Tag Archives | semantics

Defining the Supernatural

Juliana Coutinho (CC BY 2.0)

Juliana Coutinho (CC BY 2.0)

Richard Carrier writes:

There is a trend in science and law to define the word “supernatural” as “the untestable,” which is perhaps understandable for its practicality, but deeply flawed as both philosophy and social policy. Flawed as philosophy, because testability is not even a metaphysical distinction, but an epistemological one, and yet in the real world everyone uses the word “supernatural” to make metaphysical distinctions. And flawed as social policy, because the more that judges and scientists separate themselves from the people with deviant language, the less support they will find from that quarter, and the legal and scientific communities as we know them will crumble if they lose the support of the people. Science and the courts must serve man. And to do that, they must at least try to speak his language. And yet already a rising tide of hostility against both science and the courts is evident.

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Neil deGrasse Tyson: “GMO” Follow Up

Misunderstood scientist of the people or semantic sorcerer bought and Paid For? Recently I posted a video of  Tyson’s word on selective breeding. Well here is his follow up that he posted on Facebook. What is your input disinfonauts?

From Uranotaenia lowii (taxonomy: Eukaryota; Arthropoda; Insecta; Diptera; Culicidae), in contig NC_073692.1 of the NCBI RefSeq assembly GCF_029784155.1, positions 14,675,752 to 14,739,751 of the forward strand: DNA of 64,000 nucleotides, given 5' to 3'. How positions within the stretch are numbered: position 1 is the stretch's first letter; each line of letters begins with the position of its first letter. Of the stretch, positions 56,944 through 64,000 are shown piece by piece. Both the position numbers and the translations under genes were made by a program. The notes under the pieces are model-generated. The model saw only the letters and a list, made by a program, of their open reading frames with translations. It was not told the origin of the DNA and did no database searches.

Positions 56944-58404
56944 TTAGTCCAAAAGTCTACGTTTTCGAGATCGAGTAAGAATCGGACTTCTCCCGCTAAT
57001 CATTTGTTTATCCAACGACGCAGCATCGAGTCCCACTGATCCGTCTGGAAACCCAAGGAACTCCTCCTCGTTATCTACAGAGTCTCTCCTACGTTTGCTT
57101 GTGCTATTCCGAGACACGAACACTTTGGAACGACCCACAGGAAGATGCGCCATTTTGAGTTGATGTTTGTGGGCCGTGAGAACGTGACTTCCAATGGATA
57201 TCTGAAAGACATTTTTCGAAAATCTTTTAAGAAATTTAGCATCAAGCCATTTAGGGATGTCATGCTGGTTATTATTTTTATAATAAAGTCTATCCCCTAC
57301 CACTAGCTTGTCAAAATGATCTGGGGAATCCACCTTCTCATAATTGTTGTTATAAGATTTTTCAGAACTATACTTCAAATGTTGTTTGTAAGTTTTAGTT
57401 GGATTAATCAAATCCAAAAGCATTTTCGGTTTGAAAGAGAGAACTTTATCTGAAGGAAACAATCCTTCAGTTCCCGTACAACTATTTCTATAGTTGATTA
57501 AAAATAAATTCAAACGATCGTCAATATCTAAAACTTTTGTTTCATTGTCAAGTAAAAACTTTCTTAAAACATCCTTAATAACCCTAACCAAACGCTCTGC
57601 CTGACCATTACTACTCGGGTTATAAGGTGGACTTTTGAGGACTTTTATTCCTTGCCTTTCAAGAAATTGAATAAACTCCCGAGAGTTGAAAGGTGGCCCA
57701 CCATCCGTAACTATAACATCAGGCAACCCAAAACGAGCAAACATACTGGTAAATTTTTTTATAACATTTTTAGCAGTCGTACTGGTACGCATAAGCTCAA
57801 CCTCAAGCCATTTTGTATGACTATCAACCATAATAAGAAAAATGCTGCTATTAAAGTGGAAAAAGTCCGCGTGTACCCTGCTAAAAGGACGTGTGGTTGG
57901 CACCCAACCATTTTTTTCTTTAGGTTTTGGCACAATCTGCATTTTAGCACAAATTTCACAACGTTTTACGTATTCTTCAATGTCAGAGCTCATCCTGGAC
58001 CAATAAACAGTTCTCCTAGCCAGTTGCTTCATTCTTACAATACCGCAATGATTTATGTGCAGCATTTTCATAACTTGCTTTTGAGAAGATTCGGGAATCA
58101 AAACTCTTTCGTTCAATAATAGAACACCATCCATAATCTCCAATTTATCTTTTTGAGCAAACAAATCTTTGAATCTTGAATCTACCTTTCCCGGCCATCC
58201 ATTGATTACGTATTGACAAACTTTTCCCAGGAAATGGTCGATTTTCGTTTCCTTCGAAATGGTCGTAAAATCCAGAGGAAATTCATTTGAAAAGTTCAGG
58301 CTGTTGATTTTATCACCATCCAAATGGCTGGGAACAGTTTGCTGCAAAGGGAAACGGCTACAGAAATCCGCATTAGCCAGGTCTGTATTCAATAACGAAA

English: A warning sign with an exclamation markvia Facebook:

In fact — apart from my “chill out” quip in the video, which clearly deserved further explanation — I didn’t really vote one way or another on GMOs. You want to distinguish how genes are modified? Okay, then label everything, and create two subcategories of GMO. One that indicates laboratory and one that indicates agriculture. I said this explicitly in my Facebook post.

Furthermore, I never said GMOs were safer or more dangerous. I implied that if you think GMO-laboratory is **inherently** more dangerous to human life than GMO-agriculture you are simply wrong. They both can be bad for the environment. They both can be less healthy. They both can disrupt the local flora and fauna.

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Famed Philosopher Martin Heidegger Speaks In This Rare Documentary

via Wikipedia

Martin Heidegger (German: [ˈmaɐ̯tiːn ˈhaɪdɛɡɐ]; September 26, 1889 – May 26, 1976) was a German philosopher known for his existential and phenomenological explorations of the “question of Being”.[6] Heidegger is known for offering a phenomenological critique of Kant. He wrote extensively on Nietzsche and Hölderlin in his later career. Heidegger’s influence has been far reaching, influencing fields such as philosophy, theology, art, architecture, artificial intelligence, cultural anthropology, design, literary theory, social theory, political theory, psychiatry, and psychotherapy.[7][8]

His best known book, Being and Time, is considered one of the most important philosophical works of the 20th century.[9] In it and later works, Heidegger maintained that our way of questioning defines our nature. He argued that philosophy, Western civilization’s chief way of questioning, had lost sight of the being it sought. Finding ourselves “always already” fallen in a world of presuppositions, we lose touch with what being was before its truth became “muddled”.

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